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Meet Aidan

Most people don’t think of children when they hear the word stroke but it was recently determined that the week you are born is actually the most focused period of risk for stroke in your life. Most survivors of perinatal strokes are left with weakness on one side, a common form of cerebral palsy. Understanding why perinatal stroke happens and finding new ways to improve function is one of the main goals for the Brain Health Team at the Alberta Children’s Hospital.

Aidan was just a baby when his parents Kim and Jeff learned he had suffered a stroke, either in utero or at birth. Then, when Aidan had his first seizure at just 18 hours old, his parents became worried what his future might hold.

Aidan has been cared for at the Alberta Children’s Hospital his whole life and today, with considerable help from his doctors, therapists and his teachers at school, Aidan has made great progress with his speech and fine motor skills.

In 2012, Aidan participated in clinical trial exploring the ability of two cutting-edge therapies to try and enhanceMeet Aidan! motor function in children with perinatal stroke. The program was intense – a two week day camp model where kids set goals and worked on them through creative therapy interventions alongside their peers – other kids with stroke. On top of traditional therapies, Aidan had the opportunity to undergo constraint-induced movement therapy and Transcranial Magnetic Stimulation (TMS) as a way to improve motor ability in the side of his body affected by the stroke.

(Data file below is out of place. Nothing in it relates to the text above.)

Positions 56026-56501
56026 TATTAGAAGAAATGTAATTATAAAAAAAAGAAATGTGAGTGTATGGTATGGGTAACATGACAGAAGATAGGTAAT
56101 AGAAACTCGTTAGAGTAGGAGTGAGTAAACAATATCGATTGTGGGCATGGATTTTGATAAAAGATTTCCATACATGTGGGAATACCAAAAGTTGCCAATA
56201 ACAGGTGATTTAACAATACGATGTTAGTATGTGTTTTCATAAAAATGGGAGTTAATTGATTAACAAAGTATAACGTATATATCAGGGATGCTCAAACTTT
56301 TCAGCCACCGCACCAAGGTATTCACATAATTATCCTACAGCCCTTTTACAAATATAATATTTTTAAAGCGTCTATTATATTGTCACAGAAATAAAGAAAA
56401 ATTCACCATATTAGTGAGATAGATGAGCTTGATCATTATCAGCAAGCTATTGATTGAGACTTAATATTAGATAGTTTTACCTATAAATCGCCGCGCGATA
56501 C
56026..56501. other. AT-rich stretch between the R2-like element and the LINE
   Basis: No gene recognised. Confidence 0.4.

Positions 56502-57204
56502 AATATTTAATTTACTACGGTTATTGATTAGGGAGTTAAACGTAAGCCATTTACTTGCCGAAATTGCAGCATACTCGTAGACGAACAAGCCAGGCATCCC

Aidan was a camp star. Like most the other kids that have been through the program, he was cautious on the first day but he quickly settled in, finding his own groove while inspiring the others. He worked diligently with his therapist to tackle his goals, always with a smile on his face. His determination and positive attitude were inspiring to the other kids and to his entire care team. The improvement in Aidan’s mobility was incredible and so was the boost to his confidence!

Today, Aidan is even more encouraged. Already a big of fan of playing soccer, football, hockey and skateboarding, Aidan amazed his family by surfing like a pro on a trip to Maui!

Thanks to community support, the Alberta Children’s Hospital is home to the first pediatric non-invasive brain stimulation lab in the country. Offering new hope to children like Aidan, the lab uses Transcranial Magnetic Stimulation (TMS) as a way to map and understand the brain and potentially stimulate it to re-route damaged pathways and improve function. The lab has opened the doors for many innovative treatment and research opportunities right here in Calgary.

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